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New International Published by THE Soctausr PROPAGANDA LEAGUE LOUISE. FRAINA. Editor Address Communications to ALFRED BURNS, 195 Lenox Avenue, New York City Socialism and Industrial Unionism HE recent state convention of the Socialist Party of New York was an exceptionally uninteresting and routine aflair. It dodged all large problems of policy, and in general straddled on problems upon which it did act. In a perfunctory sort of way it passed the following resolution on industrial unionism. Resolved, That the Socialist Party of the State of New York, in state convention assembled, recognizes the advisability of industrial unionism as the logical and efficient form of organization of the working class, because of the modern development of industry, and urges its members to bring the advantages of this form of economic organization to the attention of the working class of this country.
Bitter experience teaches us that the adoption of resolutions usually means nothing: they are conveniently forgotten. The militant Socialists in the party should make it their business that this particular resolution does not meet the fate of others. Action should be taken to have the national organization adopt a similar resolution. And it is our task to make the party propaganda include a propaganda for industrial unionism.
Unless industrial unionism becomes an active phase of the party propaganda, the resolution will have been in vain.
Moreover, it is necessary that the revolutionary implications of industrial unionismithe overthrow of the bourgeois state and thé erection of an industrial state of the organized producers should be emphasized as dynamic factors in Socialist theory and practice.
The Lehane Case HE arrest and indictment of Cornelius Lehane, recently, upon seiious charges is another expression of the general reaction. But the interesting feature of the case is the attitude of certain moderate Socialists toward Lehane.
The Central Committee and the Executive Committee of Local New York are frittering away precious time in meetings and discussions, instead of actively assisting to raise the bail money. But, most damning of all, the Executive Committee sends Edward Cassidy to Ansonia to get the facts of the indictment. Cassidy brings back, instead, an unfavorable report, declaring that the Connecticut Socialists, including the state. secretary, are against Lehane; that Lehane is a disrupter and an enemy of the party. Now, Cassidy is pro war and prior to accepting the mission had spoken against Lehane. In other words, the Executive Committee sends a biased and prejudiced individual to investigate! And, naturally, his report is biased and prejudiced. As a member of the Central Committee appropriately declared, even in a capitalist court the theory is that the jury should not be prejudiced against the defendant. And when Cassidy was bitterly criticized for his dishonesty, he sought refuge in the wail, have been a member of the party for twenty years. So has Philip Judas Scheidemann. The Scheidemanns in Germany, the Cassidys and Meyer Londons in this country, are an abomination. They must be cleaned out.
Class conscious Socialists should rally to the defense of Lehane, who, in spite of all his faults, is a vicim of the reaction and as such has a claim upon the militant Socialist. Is a Socialist who criticizes the party to be penalized by the party indiflerence when the clo ws of the reaction are at his throat?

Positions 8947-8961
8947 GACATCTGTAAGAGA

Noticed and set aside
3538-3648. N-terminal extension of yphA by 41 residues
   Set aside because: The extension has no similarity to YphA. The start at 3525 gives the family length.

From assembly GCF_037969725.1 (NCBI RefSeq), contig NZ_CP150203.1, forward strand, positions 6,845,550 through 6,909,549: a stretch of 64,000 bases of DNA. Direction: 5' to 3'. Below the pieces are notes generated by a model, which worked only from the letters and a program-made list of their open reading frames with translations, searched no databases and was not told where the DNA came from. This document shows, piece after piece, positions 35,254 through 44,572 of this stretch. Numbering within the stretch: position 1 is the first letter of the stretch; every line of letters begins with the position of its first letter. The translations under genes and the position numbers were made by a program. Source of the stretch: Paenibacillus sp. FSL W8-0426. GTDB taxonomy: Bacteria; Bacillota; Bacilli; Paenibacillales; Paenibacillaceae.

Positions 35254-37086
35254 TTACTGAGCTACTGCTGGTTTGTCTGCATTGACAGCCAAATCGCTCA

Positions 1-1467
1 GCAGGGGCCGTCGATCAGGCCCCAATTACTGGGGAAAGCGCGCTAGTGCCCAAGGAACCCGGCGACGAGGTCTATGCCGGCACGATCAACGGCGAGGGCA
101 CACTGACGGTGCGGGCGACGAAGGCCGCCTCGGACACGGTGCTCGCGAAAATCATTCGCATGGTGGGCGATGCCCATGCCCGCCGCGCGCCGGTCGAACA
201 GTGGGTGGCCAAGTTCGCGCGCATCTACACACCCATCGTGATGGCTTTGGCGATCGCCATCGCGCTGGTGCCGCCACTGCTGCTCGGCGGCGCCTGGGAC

Intervention in Russia SINISTER forces of reaction are preparing an onslaught upon revolutionary Russia.
They are eager to complete the work of counter revolution unfinished by German Imperialism and all in the name of preserving Russia against Germany aggression.
These sinister forces, actively on the job in Great Britain and France and in this country, aided and abetted by reactionary Russian emigres, do not disguise the fact that their plans of military intervention in Russia mean inevitably an attempt to overthrow the revolutionary Soviet government.
Intervention means a struggle against the Revolution, and this means a military dictatorship and ultimately the restoration of autocracy in one form or another.
The revolutionary masses of Russia are determined to resist intervention to the death; and the hypocrites who are moaning about the sufferings of the Russian people are going to increase these sufferings in order to carry through their infamous imperialistic schemes.
We are familiar with the hypocritical procedure that is part of a campaign to force intervention in the affairs of another country. Our experiencesvwi th the business forces that tried to force intervention in Mexico aregtill fresh.
in our memory. The newspapers HWwere full of wails about starvation in Mexico; and these newspa rs are to day teeming with wails a out starva tion in Russia.
Won intervention and the attempt to force Russia into the war multiply the agony of starvation by destroying the work of reorganization which is the one hope of Russia?
They speak of the hunger in Russia.
But they don speak of the hunger in France. They don speak of the hunger in Great Britain and Italy.
Russia is hungry, more than the others, perhaps; but Russia is at least free! And Russia is determined to remain free, determined to work out her revolutionary destiny in her own way.
Why don the Allies ship food to Russia, if their hearts are rung by starvation in Russia? Why don they co operate in the work of internal rcconstruction? No the sinister forces of reaction want military intervention, the restoration of the bourgeoisie, of. the rule of capital, if not of the monarchy. The initiative for intervention came from France, and the French plutocracy is not interested in the starving Russian people, but in thc billions of French capital invested in Russia, upon which no interest is being paid.
in the New York Times Magazine, récently, Lieutenant Boris Brasol, formerly of the army of the Czar, says. For the sake of self preservation the Allied Powers should pass from words to deeds; to the iron hand from the velvet glove. These Russians counter revolutionary forces are not able to unite themselves into one force strong enough to cast off the domination of the Lenines and Trotzkys. The Allied Powers, therefore, must keep in view the fact that the fight against Bolshevism in all its manifestations is part of the fight against Germanism. At present there is only one way to help Russia: The orThe Neil; International, September October, 1918 ganization of an Inter allied and PanSlavic expedition into Russia for the overthrow of the Bolshevist government.